So, I’m excited to announce that my book, Cancer Nutrition & Recipes For Dummies is officially out—okay, it has been out for a few weeks now (since July 29th, to be exact), but finding the time to do anything these days is a tremendous challenge. I’ve come to terms with the fact that I have burnout and need a break from all the extracurricular activities. Bill is in the same territory as I am, so we’re two peas in a pod in that regard. But as tired as we are, we just can’t say no to projects, particularly when they excite us. And that is how it was for me with the cancer book. So, I wanted to tell you a little about how it came to be and what my experiences were along the way.
As many of you know, Bill and I have written a few books together, projects that we got through our agent, Matt Wagner. They were all technology books, of course. And while I love technology, it really isn’t my strong suit. In fact, Bill often likes to tease me by calling me a “technology witch” or “technology lich” (you’ll get that reference if you’re a fan of Adventure Time, like we are). And he’s right! Technology seems to fall apart in my hands. I don’t know why or how, but it always manages to go awry in some way. But I always thought that this quirk, if you can call it that, was what made us a great team on these projects—he’s the subject matter expert who knows his stuff and can fix things and I’m the dope who breaks them, thereby helping us determine which troubleshooting topics to cover.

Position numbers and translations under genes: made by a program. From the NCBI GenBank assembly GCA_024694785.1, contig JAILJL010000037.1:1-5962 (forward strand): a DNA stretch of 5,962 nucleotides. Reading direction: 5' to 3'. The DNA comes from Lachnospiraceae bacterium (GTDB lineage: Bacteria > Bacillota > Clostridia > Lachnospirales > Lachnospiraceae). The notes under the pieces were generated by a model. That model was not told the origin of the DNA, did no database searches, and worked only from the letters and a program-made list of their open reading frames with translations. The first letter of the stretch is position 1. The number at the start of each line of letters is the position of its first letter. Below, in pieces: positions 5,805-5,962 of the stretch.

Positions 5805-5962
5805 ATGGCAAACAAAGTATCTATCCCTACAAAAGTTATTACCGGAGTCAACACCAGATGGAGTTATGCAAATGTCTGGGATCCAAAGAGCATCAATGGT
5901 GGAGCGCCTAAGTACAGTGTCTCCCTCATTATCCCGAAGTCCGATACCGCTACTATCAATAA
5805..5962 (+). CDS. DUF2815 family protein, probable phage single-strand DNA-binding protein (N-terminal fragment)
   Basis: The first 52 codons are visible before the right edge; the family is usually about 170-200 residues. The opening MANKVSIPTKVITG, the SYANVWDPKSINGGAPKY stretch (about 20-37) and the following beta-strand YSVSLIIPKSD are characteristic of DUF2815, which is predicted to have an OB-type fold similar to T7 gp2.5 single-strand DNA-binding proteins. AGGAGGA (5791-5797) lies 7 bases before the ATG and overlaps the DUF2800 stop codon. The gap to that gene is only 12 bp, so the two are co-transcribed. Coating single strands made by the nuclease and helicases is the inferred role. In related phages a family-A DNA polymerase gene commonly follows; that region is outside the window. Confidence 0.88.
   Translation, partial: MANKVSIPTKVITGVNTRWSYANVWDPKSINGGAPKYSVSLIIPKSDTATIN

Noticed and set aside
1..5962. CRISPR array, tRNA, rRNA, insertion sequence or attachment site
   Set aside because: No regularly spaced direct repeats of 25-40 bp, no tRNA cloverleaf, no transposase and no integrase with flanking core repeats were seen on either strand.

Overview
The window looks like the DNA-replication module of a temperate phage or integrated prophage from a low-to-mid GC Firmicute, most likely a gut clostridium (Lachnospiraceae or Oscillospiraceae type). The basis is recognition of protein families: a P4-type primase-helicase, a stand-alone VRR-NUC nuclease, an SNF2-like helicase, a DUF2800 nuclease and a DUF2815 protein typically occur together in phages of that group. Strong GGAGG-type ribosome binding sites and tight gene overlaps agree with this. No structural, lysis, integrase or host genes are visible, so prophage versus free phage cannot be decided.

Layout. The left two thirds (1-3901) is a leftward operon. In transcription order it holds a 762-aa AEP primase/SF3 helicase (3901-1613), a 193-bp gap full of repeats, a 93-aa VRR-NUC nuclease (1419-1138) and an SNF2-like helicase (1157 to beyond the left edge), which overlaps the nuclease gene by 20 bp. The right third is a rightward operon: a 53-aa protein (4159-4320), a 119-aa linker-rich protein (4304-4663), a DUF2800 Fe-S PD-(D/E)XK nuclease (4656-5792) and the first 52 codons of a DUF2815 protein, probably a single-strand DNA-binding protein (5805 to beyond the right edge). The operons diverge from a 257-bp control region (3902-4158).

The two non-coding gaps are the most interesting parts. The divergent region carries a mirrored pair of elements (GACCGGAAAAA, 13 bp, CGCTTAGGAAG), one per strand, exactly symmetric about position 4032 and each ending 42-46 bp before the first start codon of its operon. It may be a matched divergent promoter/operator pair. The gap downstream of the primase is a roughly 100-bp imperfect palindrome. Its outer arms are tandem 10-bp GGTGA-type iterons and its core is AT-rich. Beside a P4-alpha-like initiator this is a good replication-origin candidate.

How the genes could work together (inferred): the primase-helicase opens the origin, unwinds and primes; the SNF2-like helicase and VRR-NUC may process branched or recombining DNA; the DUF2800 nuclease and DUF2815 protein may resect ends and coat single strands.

After coauthoring a few books with Bill, Matt emailed me that he expanded his contacts at various publishing houses and asked if I had any ideas for potential medical titles. He wanted to see if I had an interest in doing stuff in the clinical arena as well. I shot off a few ideas to him, all focused on cancer.
Cancer was foremost on my mind because I had been an oncology editor and writer at my previous job and it’s an area where there’s a lot of activity, so there are always lots of exciting developments to read and write about—kind of like with technology. It was also a topic very dear to my heart because of my mother-in-law’s struggle with breast cancer. I saw the obstacles she faced and felt so helpless to do anything for her. Many people joke about their in-laws, but she was always kind to me and I considered her a second mom, so watching her decline was truly devastating for me.